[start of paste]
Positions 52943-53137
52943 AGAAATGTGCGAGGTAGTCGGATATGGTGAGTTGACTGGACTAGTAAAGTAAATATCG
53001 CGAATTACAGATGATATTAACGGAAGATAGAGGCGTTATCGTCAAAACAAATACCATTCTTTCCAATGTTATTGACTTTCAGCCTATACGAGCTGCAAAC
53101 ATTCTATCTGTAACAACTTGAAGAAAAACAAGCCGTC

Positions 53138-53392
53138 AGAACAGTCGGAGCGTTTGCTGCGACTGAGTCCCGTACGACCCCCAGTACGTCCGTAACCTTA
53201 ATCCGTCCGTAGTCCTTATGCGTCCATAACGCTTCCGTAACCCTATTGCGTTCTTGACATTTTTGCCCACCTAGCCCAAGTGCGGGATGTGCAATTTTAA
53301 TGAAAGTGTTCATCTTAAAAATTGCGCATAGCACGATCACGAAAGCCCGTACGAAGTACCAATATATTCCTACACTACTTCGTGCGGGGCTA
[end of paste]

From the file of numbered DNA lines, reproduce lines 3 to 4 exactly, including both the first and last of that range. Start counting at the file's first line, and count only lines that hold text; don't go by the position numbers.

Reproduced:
53001 CGAATTACAGATGATATTAACGGAAGATAGAGGCGTTATCGTCAAAACAAATACCATTCTTTCCAATGTTATTGACTTTCAGCCTATACGAGCTGCAAAC
53101 ATTCTATCTGTAACAACTTGAAGAAAAACAAGCCGTC